Murder of Arlis Perry

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Murder of Arlis Perry
Born (1955-02-22)22 February 1955
Linton, North Dakota, US
Died 12 October 1974(1974-10-12) (aged 19)
Stanford Memorial Church, Stanford University, California, US
Body discovered Rear of Memorial Church’s east transept, near the altar
Occupation Receptionist
Partner(s) Bruce D. Perry

Arlis Kay Perry (née Dykema; February 22, 1955 – October 12, 1974)[1] was a 19-year-old newlywed murdered inside Stanford Memorial Church (within the grounds of Stanford University) on October 12, 1974. To date, the case has not been solved.

Victim[edit]

Arlis Perry grew up in Bismarck, North Dakota, where she and Bruce D. Perry were high-school sweethearts.[2] The pair married in August 1974, and Arlis moved to Stanford University with her husband, who was a sophomore pre-med student. At the time of her murder, she'd been working as a receptionist at a local law firm. The couple had been living at Quillen House, Escondido Village.[3]

Murder[edit]

Stanford Memorial Church, Stanford University, Stanford, California

Around 11:30 p.m. the night of October 12th, 1974, the Perrys had an argument about their car's tire pressure. Arlis told her husband she wanted to pray alone inside the church, and they parted. That was the last time Bruce ever saw Arlis alive.[3]

Bruce became concerned when his wife hadn't returned home by 3 a.m. He called the Stanford Police Department and reported her missing. Officers from the Santa Clara County Sheriff's Office went to the church and reported all the outer doors were locked.

Church security guard (and Stanford Police officer) Steve Crawford found Arlis Perry's body around 5:45 a.m. October 13th, in the church's east transept, near the altar.[4][5] She was found face-up; an ice pick was sticking out of the back of her head. There were also signs of strangulation.[6] Police noted Perry was naked from the waist down. A three-foot-long altar candle was in her vagina, and another between her breasts.[7][8]

Investigation[edit]

Security guard Crawford told police he'd locked up the church a little after midnight. He'd rechecked the doors around 2 a.m. and found they were still locked. When Crawford visited the church at 5:45 a.m. to open it for the day, he said he found the west side door open. It had been forced from the inside.[3]

Investigators found semen on a kneeling pillow near Perry's body. They also found a palm print on a candle. Neither the semen nor the print matched Bruce Perry or the security guard. The Santa Clara County Sheriff's office also ruled out any links between the murder of Perry and three previous murders dating back to February 1973.[9]

At least seven people were in the church during the night of October 12 and the morning of October 13; among them were Perry and the security guard. The other persons were identified; a seventh was not. A passerby noted this young man was about to enter the church around midnight. He had sandy-colored hair and wasn't wearing a watch; was of medium build; and stood about five-foot-ten.[2]

Bruce D. Perry was an initial suspect, but was ruled out.[4]

The Santa Clara County Sheriff’s Department says the case is open and active. To date, it remains unsolved.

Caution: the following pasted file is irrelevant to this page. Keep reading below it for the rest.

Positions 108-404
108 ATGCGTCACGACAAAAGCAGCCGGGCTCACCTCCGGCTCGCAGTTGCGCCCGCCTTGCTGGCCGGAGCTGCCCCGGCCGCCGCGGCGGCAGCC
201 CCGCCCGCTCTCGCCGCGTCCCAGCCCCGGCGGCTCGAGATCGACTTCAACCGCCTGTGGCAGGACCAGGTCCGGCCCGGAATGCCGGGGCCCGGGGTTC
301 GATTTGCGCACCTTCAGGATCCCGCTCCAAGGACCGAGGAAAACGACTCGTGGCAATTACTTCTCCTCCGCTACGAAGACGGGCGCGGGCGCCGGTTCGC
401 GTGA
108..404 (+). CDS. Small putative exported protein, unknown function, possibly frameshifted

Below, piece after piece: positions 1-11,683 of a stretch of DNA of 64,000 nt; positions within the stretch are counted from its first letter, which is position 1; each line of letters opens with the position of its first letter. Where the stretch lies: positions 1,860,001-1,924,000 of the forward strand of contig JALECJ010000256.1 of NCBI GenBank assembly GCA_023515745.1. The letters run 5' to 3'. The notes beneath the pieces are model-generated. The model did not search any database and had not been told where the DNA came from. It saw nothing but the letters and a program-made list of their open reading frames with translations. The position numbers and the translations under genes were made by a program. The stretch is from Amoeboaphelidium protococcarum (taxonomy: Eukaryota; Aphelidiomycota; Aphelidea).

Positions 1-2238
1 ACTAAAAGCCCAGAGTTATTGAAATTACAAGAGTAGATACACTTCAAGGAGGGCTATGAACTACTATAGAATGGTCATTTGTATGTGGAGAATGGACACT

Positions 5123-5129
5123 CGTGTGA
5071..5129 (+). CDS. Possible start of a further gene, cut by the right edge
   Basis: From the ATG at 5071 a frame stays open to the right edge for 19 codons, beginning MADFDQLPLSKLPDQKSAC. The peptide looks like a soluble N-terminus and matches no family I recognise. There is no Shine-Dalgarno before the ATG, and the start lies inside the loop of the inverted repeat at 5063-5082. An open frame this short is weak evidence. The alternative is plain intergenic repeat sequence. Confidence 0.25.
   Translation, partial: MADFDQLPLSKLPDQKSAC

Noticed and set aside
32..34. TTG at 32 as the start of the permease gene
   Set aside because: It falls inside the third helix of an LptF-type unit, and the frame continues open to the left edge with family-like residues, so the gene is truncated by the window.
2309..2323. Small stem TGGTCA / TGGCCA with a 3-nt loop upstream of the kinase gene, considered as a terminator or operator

Alleged Son of Sam link[edit]

David Berkowitz, the Son of Sam killer from New York City, mentioned the Perry murder in a few letters, suggesting that he heard details of the crime from "Manson II", the alleged culprit. In the San Jose Mercury News, Jessie Seyfer noted that "investigators interviewed Berkowitz in prison and now believe he has nothing of value to offer..." regarding the Perry case.[10]

Bruce Perry[edit]

Perry's widower, Bruce D. Perry, MD, PhD, is a clinician and researcher in children's mental health and the neurosciences, and an internationally recognized authority on children in crisis.[11] [12]

References[edit]

  1. ^ [1]
  2. ^ a b Terry, Maury. The Ultimate Evil-The Truth about the Cult Murders Son of Sam and Beyond (7th ed.). Bantam Books. ISBN 0553276018. 
  3. ^ a b c "Murder at Memorial Church remains unsolved 40 years later". The Stanford Daily. Retrieved 17 May 2017. 
  4. ^ a b "Stanford Student's Wife Found Slain In Church" (16). The Stanford Daily. 14 Oct 1974. Retrieved 17 May 2017. 
  5. ^ "Stanford offers $10,000 reward in coed's death". Lodi News-Sentinel. UPI. October 15, 1974. Retrieved January 26, 2016. 
  6. ^ http://web.archive.org/web/20080610081758/http://www.prisonpotpourri.com/COURTSandCASES/DNA/ContraCostaTimes_com++10-10-2004++Detective+searches+for+1974+Stanford+church+killer.html Snyder, Jessie. "Detective searches for 1974 Stanford church killer"
  7. ^ http://stanforddailyarchive.com/cgi-bin/stanford?a=d&d=stanford19741014-01.1.1&e=-------en-20--1--txt-txIN-------#
  8. ^ Herhold, Scott; Hazle, Maline (August 11, 1991). "Murder in Stanford Church Remains a Mystery". San Jose Mercury News. 
  9. ^ http://stanforddailyarchive.com/cgi-bin/stanford?a=d&d=stanford19741014-01.1.1&e=-------en-20--1--txt-txIN-------#
  10. ^ Terry, Maury (1987). The Ultimate Evil: An Investigation into America's Most Dangerous Satanic Cult. Doubleday. ISBN 0-385-23452-X. 
  11. ^ Bogira, Steve (July 2, 1992). "Child Abuse on the Brain". Chicago Reader. Retrieved January 26, 2016. 
  12. ^ Perry, Bruce Duncan; Szalavitz, Maia (December 5, 2007). The Boy Who Was Raised as a Dog: And Other Stories from a Child Psychiatrist's Notebook - What Traumatized Children Can Teach Us about Loss, Love and Healing. Basic Books. p. 155. ISBN 978-0-465-00392-1. Retrieved January 26, 2016.